(Robin Randolph Photography) 2020 arts arts deli arts delicatessen and restaurant california california photographer californians coronavirus covid covid in california covid learning covid news covid stories covid updates covid19 covid-19 deli delicatessen" feature food foodie foodies global pandemic health high school interview jewish deli la dining los angeles los angeles dining los angeles photographer los angeles restaurants mask middle school new normal pandemic photog photographer photography photojournalist professional photographer quarantine robin randolph photography socal social distancing southern california stay safe teachers virus wear a mask zoom zoom classes zoom learning zoom school Thu, 18 Mar 2021 22:28:44 GMT
Happy International Womenโ€™s Month to all the lovely ladies out there! Happy International Women’s Month to all the lovely ladies out there! ๐Ÿ’ƒ๐Ÿป

Yesterday, I was humbled and honored to interview and photograph two extremely strong, accomplished, and motivated women, who also happen to be UCLA Alumni, just like myself ๐Ÿ’™๐Ÿ’›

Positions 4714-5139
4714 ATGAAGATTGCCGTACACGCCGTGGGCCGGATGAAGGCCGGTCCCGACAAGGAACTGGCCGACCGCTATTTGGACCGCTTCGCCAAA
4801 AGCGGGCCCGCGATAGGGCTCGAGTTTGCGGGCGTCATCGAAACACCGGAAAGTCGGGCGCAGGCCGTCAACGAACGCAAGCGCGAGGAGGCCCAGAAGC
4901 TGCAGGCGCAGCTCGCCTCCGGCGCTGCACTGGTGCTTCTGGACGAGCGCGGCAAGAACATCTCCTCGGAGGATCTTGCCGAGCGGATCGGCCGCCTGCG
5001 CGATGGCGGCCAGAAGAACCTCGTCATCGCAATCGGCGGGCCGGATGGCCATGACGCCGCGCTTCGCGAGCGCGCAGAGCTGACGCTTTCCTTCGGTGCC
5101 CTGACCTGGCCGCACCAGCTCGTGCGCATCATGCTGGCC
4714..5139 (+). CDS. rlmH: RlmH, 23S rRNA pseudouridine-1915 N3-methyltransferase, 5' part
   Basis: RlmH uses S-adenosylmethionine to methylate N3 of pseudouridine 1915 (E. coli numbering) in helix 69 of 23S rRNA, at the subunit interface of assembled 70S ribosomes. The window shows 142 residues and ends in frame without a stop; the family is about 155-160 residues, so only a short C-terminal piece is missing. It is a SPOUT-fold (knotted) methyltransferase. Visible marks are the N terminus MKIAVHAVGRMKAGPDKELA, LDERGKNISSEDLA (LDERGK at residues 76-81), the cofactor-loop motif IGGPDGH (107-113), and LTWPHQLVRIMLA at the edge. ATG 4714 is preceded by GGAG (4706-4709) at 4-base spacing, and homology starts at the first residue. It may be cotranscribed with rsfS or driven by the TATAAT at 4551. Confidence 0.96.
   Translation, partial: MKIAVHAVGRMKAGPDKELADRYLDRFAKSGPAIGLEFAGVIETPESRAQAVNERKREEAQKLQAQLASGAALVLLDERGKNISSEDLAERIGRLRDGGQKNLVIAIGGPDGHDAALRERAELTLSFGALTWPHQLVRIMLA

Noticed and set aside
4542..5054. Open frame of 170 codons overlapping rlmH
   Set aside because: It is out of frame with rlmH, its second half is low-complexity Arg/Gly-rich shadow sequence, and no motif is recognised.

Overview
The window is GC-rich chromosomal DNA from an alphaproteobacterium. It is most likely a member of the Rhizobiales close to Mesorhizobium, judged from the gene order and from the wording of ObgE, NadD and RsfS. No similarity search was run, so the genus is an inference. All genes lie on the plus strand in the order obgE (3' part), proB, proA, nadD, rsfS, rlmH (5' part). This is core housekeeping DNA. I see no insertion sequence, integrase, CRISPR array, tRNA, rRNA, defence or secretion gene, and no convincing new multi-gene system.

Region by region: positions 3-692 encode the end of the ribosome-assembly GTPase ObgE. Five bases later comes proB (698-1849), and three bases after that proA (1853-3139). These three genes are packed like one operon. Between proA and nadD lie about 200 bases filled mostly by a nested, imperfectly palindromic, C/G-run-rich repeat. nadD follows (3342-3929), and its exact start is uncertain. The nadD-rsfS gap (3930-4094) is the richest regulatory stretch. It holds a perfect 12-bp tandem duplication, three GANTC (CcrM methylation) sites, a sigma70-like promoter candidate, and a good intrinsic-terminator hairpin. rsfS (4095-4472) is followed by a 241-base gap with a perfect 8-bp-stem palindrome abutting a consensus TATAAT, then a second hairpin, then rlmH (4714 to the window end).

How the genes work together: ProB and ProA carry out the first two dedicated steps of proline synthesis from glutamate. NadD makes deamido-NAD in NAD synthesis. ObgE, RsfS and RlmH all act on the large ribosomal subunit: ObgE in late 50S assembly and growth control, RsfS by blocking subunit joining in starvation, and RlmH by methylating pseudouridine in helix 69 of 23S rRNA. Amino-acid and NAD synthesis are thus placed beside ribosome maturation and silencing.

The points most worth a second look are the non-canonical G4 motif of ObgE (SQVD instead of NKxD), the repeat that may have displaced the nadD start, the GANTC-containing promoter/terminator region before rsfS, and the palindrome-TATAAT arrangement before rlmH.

I am so excited to share these features with you soon, but for now, please spread the love and tell the women in your life how much you admire and appreciate them! ๐Ÿฅฐ

(Robin Randolph Photography) 2020 bruins california california photographer californians coronavirus covid covid in california covid news covid stories covid updates covid19 covid-19 feature global pandemic go bruins health international women's day international women's month interview los angeles photographer mask new normal pandemic photography photojournalist professional photographer quarantine robin randolph robin randolph photography ucla ucla alum ucla alumni ucla alums ucla bruins Thu, 18 Mar 2021 22:07:55 GMT